Funding takes center stage as educators meet elected officials


FORT MADISON – Extending a local sales tax option, state supplemental aid, and other issues were on the agenda as area superintendents met with area legislators on Wednesday in Des Moines.

Fort Madison Superintendent Erin Slater said her discussions focused on extending the sunset on the sales tax infrastructure and the importance of supplemental aid.

She said local legislators, including State Sen. Rich Taylor, State Rep. Jerry Kearns, and State Rep. Dave Heaton, have been supportive in conversations about the district’s needs and finances.

One of the key discussions Wednesday focused on extending S.A.V.E. which is Secure an Advanced Vision for Education. The SAVE is a penny sales tax that school districts can use for infrastructure improvements. The Fort Madison school district used those funds, which are gleaned from a one-cent tax on sales throughout the state, to build the Fort Madison Middle School on Bluff Road. However, the funding source in its current form will expire in 2029.

“There is a bill being discussed to eliminate the sunset on that funding, which would allow additional funding to come in for infrastructure improvements and that would have an impact in Fort Madison,” Slater said Thursday.

“Across the board there is a need for that S.A.V.E. to be extended for school districts. There are infrastructure needs if you’re urban or rural and there is only so much districts can do. So it would be good to be able to take advantage of that money that is already being spent around the state.”

She said extending the funding wouldn’t allow the district to access that money to build a new elementary school because they are currently using those funds to pay off the middle school. However the district would be able to access some of the funds for other projects.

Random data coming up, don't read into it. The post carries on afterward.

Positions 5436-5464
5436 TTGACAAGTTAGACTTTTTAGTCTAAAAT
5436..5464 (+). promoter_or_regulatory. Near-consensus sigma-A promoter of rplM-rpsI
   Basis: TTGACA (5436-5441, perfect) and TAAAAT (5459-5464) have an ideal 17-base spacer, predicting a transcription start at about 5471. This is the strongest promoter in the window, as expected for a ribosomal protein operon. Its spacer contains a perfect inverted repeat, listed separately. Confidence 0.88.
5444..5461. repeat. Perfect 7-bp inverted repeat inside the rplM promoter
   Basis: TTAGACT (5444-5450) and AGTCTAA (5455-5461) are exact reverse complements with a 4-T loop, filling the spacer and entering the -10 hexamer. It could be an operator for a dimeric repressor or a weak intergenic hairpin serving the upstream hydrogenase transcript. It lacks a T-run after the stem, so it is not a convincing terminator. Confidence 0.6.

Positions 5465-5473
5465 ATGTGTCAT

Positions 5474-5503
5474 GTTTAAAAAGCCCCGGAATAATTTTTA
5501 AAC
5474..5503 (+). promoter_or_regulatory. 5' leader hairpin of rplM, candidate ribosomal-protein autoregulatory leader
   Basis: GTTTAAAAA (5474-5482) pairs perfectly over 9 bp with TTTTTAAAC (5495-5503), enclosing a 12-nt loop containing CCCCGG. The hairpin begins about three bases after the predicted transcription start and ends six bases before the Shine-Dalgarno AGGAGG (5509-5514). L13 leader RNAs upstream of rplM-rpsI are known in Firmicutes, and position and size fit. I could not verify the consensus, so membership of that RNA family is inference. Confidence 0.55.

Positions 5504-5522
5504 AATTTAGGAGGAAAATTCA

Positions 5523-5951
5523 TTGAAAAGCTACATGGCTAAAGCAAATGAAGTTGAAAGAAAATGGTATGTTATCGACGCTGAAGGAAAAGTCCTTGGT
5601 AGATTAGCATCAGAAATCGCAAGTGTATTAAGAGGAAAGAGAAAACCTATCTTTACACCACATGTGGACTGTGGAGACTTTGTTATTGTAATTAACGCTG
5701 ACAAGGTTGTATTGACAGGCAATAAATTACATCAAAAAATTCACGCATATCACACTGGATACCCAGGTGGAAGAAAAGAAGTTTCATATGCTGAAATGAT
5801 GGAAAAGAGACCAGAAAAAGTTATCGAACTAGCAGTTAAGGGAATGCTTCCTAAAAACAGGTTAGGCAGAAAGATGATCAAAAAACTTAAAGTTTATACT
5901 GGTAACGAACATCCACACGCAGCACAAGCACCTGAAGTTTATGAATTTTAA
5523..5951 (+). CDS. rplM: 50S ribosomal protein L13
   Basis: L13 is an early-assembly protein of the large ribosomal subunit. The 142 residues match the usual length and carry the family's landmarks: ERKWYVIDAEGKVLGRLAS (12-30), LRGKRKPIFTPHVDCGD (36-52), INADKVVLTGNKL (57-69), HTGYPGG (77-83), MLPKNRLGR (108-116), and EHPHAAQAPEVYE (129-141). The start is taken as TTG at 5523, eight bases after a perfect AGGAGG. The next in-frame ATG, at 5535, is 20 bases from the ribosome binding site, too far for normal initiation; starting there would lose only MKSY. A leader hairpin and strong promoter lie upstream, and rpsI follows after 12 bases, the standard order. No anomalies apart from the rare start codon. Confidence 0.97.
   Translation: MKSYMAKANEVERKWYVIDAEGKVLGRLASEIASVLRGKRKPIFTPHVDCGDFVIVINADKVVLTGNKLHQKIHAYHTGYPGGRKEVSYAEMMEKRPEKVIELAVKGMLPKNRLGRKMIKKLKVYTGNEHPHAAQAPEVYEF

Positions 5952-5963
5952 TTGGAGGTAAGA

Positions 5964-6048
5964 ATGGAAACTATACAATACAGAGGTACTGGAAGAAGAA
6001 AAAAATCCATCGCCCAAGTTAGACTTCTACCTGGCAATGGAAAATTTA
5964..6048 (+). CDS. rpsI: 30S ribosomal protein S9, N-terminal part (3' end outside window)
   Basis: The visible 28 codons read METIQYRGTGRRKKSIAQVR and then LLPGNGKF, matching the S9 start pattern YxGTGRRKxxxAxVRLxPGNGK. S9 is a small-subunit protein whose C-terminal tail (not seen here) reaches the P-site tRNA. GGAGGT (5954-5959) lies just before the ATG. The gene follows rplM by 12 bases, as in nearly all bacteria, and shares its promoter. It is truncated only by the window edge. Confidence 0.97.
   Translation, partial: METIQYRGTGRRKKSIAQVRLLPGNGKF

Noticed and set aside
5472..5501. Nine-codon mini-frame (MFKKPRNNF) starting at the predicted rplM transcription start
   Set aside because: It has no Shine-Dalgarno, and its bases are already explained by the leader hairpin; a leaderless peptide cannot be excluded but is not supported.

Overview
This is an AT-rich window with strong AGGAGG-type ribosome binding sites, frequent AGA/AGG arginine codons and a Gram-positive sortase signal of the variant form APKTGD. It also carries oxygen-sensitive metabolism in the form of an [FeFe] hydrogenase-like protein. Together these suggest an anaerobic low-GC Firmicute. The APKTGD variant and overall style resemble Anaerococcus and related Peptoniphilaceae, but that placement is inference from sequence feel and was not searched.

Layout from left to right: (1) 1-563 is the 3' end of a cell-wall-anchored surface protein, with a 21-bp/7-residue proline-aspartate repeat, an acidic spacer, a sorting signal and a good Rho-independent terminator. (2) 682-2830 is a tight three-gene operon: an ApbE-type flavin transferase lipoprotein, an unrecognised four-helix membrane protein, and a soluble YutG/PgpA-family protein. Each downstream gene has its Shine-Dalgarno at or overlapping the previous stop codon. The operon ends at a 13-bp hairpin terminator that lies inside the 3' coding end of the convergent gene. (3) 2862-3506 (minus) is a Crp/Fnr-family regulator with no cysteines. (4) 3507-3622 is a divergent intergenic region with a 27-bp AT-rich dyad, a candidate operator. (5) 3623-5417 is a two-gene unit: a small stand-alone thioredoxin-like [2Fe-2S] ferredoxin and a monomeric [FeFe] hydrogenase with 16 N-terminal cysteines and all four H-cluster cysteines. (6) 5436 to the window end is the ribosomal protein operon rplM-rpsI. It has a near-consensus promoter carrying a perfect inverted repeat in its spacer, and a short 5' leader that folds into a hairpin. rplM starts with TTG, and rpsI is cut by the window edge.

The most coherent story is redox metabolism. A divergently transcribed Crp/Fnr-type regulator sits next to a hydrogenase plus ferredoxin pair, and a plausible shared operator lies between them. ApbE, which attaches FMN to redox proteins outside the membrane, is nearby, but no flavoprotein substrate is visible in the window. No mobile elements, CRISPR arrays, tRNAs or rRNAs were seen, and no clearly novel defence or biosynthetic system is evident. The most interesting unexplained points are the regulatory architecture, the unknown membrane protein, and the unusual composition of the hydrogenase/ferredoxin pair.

“It doesn’t help us with building an elementary but where it could help is improvements at the high school. It could help there immediately,” Slater said.

Slater said there’s been some negative press on the S.A.V.E. where districts used the money for athletic facilities, turf, football fields, and such and she said new language in an extension could address those issues.

She said a 1.5% supplement aid number has been heard coming from Gov. Kim Reynolds’ office. But a state house bill is recommending a 1% increase, which would push the current $6,664 per pupil funding by $67 to $6,731.

“It’s still low historically but it’s better than 0 and it’s better than 1,” she said of Reynolds’ number. “It’s difficult when you take a look at budgets and try to support all the needs we have, especially when you look at special needs. We need to be providing the best services we can to each individual child. That can be costly but that’s our responsibility and vouchers would be something that would hurt that.”

House File 9, currently being debated, would provide for much of the $6,660 toward a private school and Senate File 2089 would allow education grants for students that would be partially funded by monies allocated to public schools.

Slater said those bills would do harm to the district.

“It would hurt public schools’ resources and would have a huge negative impact financially,” Slater said. “Part of the frustration from public educators is not only are your resources leaving – money, students, but they’re going into an environment where transparency and regulations for assessment are not there. We have all this transparency, and which we should, the public should know what we’re doing absolutely, but when you go to an environment where we have these regulations and there’s no accountability on the other side to be competitive – that’s very frustrating.”

She said area elected officials have been supportive of her concerns.

“I’ve gone up the last two years,” she said. “It’s a great opportunity to meet and at the same time explain to them what the need is as far as southeast Iowa and rural districts and how those needs contrast to urban areas who typically get more attention.”

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